Death toll hits 40 in California wildfires; thousands find homes destroyed

A new development lies in ruins in Santa Rosa, Calif., on Saturday. Photo by Terry Schmitt/UPI

Oct. 15 (UPI) — The death toll in the Northern California wildfires hit 40 as firefighters entered the second week of attempting to douse multiple blazes and residents returned to find nothing left to salvage from their homes.

On Saturday night, Sonoma County announced that its coroner had confirmed two more deaths, bringing the death toll there to 22.

Sixteen fires have scorched 214,000 acres, forced the evacuation of 100,000 people and destroyed about 5,700 structures, Cal Fire said Saturday.

That includes several thousand homes, including in the wine country of Napa.

“You realize, you don’t put your boots on and your gloves on and go sift through stuff. There’s nothing to sift through,” Janice Mathis told KOVR-TV. “The first thing we think of is we’re fortunate.”

She owned a three-bedroom home with her husband Bill.

More than 100 homes across this neighborhood near Silverado Resort in Napa burned down in the Atlas fire that killed two people.

The Silverado Resort escaped major damage.

Michaella Flores, who was uninjured in Las Vegas when a gunman opened fire on the crowd at the Route 91 Harvest Festival, returned to Santa Rosa days later to find her home destroyed by fire.

“It’s just a very helpless feeling,” she said to CNN. “I just thought, well, I’ve been in these situations before. It shouldn’t be a big deal. But when it’s happening to you, it’s a whole different realm.”

Flores, a former firefighter and paramedic, said: “I don’t sleep. I haven’t had any time to process any of this.”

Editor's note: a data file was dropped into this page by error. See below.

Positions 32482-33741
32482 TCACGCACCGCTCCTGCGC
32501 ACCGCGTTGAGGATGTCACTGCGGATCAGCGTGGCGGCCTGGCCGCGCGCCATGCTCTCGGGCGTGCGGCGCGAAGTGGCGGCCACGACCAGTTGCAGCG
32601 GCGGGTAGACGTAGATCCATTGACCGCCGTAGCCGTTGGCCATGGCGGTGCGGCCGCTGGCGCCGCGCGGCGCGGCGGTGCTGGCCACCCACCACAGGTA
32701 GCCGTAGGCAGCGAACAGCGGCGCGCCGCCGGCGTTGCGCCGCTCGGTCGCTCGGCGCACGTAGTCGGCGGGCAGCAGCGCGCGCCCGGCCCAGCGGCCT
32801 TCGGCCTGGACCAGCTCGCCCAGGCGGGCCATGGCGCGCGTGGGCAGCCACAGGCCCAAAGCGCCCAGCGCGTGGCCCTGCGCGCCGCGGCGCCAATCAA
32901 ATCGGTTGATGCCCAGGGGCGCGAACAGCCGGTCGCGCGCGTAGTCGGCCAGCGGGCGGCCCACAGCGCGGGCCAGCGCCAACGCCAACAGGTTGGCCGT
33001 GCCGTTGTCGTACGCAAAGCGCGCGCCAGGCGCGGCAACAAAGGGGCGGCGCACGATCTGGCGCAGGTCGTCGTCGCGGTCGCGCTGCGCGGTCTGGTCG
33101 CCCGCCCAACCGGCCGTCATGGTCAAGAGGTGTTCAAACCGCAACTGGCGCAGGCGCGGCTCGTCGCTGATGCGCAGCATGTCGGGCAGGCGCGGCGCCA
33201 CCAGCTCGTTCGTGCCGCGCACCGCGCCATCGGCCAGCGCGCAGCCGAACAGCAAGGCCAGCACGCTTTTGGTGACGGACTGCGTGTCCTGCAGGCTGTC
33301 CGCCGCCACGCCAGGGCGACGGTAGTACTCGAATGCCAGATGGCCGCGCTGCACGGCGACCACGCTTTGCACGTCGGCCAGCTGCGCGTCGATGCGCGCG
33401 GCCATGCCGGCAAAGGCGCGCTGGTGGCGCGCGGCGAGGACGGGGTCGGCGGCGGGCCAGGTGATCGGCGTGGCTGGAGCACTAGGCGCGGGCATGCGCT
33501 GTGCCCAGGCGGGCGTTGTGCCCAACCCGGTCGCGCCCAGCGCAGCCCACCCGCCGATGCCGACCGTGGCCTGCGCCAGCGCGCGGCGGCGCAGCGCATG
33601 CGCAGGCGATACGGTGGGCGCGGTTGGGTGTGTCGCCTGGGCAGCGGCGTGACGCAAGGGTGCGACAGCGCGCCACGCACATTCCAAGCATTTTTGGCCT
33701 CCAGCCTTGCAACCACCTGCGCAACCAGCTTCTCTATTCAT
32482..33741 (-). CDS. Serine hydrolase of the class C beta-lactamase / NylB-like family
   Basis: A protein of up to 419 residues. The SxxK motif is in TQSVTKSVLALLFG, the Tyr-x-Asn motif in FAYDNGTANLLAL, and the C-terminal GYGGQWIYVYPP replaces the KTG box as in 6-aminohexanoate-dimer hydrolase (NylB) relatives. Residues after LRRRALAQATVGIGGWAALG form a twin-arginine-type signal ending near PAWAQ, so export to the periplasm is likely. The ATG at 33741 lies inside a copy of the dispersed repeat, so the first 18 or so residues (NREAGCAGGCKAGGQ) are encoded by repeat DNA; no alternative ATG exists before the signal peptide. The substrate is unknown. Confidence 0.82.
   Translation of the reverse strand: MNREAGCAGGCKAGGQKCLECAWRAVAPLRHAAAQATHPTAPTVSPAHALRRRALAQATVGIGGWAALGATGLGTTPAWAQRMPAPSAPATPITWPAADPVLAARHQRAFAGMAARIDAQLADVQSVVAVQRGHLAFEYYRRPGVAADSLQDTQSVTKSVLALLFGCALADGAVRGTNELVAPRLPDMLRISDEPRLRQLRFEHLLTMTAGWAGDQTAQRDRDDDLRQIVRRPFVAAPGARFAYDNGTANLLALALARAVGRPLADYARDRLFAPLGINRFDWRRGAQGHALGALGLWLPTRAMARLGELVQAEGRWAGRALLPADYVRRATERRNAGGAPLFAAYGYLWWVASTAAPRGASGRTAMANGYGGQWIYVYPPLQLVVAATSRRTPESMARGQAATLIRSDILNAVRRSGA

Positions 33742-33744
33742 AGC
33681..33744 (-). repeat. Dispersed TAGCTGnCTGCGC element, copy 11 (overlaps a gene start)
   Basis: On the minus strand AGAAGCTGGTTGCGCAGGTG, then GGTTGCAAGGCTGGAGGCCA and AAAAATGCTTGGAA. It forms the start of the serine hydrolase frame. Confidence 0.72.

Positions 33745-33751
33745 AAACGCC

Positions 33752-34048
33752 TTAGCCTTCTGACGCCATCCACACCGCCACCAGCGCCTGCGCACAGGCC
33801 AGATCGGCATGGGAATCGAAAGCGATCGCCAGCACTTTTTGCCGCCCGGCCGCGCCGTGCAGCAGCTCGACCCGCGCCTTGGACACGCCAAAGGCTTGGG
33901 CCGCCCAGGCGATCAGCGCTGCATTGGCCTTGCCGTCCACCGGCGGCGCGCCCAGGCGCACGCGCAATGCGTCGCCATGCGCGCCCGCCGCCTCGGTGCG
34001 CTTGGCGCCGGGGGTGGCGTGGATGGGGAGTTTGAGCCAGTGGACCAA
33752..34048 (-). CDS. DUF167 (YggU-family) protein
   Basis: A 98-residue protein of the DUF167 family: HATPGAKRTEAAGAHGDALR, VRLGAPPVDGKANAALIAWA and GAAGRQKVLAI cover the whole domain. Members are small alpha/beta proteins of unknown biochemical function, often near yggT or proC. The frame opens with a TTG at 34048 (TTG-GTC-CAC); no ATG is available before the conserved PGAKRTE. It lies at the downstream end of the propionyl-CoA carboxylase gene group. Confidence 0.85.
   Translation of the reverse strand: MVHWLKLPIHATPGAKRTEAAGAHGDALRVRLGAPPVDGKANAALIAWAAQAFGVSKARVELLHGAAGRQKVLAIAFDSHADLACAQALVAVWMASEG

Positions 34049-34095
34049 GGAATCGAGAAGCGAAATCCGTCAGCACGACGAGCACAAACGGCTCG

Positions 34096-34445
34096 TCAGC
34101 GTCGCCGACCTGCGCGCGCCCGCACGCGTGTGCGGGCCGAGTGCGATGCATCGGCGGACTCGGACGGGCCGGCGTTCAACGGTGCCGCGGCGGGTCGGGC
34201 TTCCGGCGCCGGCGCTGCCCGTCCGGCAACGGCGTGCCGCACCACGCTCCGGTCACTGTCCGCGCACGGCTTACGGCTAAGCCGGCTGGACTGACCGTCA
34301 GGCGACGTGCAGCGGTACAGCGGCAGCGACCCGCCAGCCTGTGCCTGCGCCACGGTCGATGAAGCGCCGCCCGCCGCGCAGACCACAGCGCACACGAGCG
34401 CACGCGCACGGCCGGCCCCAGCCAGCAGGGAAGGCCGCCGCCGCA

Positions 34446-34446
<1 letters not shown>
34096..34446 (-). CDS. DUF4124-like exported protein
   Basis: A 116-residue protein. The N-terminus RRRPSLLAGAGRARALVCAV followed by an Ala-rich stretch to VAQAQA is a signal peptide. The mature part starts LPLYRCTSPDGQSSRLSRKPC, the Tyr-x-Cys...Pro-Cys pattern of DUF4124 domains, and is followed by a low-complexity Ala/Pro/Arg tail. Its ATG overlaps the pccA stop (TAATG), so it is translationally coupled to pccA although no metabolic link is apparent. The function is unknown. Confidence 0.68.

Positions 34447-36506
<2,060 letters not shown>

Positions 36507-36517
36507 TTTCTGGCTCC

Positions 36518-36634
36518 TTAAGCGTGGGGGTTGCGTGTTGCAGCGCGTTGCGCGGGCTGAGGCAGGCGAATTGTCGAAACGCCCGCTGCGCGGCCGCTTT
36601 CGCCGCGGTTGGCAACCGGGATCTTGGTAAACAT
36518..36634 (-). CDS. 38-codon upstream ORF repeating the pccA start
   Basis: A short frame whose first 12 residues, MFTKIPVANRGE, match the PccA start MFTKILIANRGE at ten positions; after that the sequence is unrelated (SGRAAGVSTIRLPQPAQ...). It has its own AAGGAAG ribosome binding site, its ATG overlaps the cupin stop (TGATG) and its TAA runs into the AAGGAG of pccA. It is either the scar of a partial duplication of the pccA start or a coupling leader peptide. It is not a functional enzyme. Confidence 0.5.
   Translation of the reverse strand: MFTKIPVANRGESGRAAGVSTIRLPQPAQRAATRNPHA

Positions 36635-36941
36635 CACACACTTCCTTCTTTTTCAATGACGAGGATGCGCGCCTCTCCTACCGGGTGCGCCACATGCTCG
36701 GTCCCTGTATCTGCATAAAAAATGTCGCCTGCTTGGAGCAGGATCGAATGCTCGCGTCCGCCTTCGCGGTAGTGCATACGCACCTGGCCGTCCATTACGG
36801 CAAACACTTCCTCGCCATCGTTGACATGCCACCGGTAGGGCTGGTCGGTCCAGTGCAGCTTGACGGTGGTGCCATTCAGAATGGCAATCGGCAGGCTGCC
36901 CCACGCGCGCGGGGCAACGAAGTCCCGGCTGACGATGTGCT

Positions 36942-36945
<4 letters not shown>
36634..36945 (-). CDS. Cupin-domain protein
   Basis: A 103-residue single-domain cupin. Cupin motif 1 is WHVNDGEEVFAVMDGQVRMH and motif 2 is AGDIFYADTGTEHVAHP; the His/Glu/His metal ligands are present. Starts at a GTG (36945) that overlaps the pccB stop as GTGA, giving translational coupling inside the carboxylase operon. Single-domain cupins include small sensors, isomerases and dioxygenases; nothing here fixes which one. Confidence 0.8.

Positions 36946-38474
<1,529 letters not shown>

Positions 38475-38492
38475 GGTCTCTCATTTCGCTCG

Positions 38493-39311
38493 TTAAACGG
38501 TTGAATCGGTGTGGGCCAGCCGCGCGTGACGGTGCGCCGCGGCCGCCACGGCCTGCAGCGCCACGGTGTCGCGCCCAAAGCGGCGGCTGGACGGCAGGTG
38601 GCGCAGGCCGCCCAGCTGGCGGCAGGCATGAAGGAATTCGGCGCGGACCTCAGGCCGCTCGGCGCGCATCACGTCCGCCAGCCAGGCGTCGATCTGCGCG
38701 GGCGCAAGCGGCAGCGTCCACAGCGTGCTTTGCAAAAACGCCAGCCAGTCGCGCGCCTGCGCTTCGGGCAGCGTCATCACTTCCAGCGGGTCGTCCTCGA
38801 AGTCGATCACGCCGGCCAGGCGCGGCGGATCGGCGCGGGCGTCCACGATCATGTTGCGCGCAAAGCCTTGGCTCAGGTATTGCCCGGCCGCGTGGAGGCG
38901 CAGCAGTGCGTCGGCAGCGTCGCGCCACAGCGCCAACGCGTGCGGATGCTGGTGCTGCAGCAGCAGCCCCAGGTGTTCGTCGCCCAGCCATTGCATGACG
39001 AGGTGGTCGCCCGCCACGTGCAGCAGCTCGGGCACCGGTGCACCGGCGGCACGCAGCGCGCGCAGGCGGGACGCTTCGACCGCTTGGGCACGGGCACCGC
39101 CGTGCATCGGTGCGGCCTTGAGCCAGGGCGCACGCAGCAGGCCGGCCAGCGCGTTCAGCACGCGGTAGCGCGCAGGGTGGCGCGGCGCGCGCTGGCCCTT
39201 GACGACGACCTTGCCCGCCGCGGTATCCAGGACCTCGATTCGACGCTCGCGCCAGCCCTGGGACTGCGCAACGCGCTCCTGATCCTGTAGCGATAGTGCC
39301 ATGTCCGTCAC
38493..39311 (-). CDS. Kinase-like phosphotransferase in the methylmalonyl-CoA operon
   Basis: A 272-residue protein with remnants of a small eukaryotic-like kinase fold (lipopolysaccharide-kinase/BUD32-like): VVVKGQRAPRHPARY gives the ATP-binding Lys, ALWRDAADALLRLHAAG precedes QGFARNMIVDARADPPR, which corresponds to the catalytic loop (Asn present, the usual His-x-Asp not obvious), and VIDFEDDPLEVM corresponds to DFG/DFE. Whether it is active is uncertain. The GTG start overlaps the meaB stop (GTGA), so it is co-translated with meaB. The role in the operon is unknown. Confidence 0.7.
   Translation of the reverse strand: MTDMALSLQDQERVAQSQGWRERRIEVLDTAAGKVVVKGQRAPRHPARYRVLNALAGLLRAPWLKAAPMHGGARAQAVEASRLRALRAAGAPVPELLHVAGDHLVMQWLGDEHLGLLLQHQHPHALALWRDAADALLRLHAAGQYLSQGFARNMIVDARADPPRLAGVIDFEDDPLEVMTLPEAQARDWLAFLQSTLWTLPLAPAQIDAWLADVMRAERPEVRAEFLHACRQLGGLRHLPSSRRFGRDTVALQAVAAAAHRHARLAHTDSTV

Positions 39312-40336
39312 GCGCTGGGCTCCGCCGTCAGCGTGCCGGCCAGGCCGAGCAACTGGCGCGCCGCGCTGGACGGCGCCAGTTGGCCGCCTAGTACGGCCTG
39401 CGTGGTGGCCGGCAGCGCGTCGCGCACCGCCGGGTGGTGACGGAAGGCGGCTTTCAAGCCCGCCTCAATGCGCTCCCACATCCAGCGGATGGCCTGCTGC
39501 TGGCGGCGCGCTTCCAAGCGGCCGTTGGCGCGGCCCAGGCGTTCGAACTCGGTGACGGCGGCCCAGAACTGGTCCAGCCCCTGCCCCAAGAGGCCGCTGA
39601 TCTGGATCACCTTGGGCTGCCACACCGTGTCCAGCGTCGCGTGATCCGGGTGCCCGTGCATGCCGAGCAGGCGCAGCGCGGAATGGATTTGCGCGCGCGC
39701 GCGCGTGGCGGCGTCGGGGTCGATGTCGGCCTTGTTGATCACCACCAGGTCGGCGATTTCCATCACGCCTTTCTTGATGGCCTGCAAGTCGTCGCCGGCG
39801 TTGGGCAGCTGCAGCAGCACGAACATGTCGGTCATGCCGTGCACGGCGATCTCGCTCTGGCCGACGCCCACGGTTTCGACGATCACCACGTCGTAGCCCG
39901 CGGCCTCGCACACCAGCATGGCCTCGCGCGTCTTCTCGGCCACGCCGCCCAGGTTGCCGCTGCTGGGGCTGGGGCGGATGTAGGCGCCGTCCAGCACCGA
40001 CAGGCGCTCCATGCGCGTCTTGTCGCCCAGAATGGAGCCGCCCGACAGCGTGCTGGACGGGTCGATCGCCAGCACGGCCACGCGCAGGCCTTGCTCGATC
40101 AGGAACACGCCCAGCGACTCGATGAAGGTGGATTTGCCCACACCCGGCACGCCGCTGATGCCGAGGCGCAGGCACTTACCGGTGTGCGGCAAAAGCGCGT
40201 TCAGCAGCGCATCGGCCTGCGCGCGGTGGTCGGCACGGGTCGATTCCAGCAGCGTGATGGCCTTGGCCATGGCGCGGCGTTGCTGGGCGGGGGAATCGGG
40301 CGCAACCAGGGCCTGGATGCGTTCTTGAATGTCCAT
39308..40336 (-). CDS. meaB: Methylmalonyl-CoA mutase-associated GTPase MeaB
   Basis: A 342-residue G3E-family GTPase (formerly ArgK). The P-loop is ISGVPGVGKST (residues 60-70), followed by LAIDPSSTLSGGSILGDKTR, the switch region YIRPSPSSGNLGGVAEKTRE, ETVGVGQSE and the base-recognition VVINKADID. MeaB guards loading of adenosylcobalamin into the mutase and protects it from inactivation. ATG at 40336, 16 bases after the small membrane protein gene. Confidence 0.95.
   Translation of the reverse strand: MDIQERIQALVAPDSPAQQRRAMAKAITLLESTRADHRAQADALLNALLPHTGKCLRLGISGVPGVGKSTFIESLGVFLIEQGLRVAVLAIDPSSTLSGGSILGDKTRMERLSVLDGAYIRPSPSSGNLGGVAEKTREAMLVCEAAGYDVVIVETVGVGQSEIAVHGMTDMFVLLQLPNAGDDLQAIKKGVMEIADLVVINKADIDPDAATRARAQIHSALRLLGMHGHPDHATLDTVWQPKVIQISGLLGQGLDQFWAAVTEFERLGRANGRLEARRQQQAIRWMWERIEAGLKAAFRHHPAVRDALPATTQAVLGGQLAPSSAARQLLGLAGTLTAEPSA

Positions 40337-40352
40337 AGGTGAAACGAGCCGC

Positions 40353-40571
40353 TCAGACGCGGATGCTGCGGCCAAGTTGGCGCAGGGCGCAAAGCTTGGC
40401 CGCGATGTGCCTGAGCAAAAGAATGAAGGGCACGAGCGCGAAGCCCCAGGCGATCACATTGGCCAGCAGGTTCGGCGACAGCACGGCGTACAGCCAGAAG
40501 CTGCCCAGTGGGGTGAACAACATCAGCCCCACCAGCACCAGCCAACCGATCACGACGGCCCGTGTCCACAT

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The Federal Emergency Management Agency is assessing damage, providing aid to local agencies and offering federal funding to residents affected by the fire.

The National Guard is helping the California Highway Patrol block the roads, as Caltrans crews in the hills work to remove debris and downed power lines, CHP Capt. Chris Childs said.

Three fires have consumed more than 130,000 acres, according to Cal Fire. The Atlas fire in Napa and Solano counties had reached 51,057 acres and was 56 percent contained followed by the Nuns fire in Sonoma County that scorched 46,104 acres and was 10 percent contained, and the Tubbs fire in Sonoma and Napa counties at 35,470 acres and 50 percent contained.

Because of strong winds, red flag warnings remain in effect across Northern California through the weekend.

On Sunday, officials were bracing for increased winds and temperatures expected be in mid-80s.

Northerly winds are forecast to move across the region at about 15 mph overnight with some 25 mph gusts, he said. Temperatures are expected to drop into the mid-40s overnight, with temperatures expected to hover in the mid-80s Sunday.

Dry air will continue to ignite grass and vegetation into fuel.

National Weather Service forecaster Steve Anderson said, “It’s been drying out the mountains.”

An offshoot of the Nuns fire ignited early Saturday when a downed power line touched a tree branch. It has grown from 300 acres to more than 400 acres in several hours near Oakmont, Cal Fire said.


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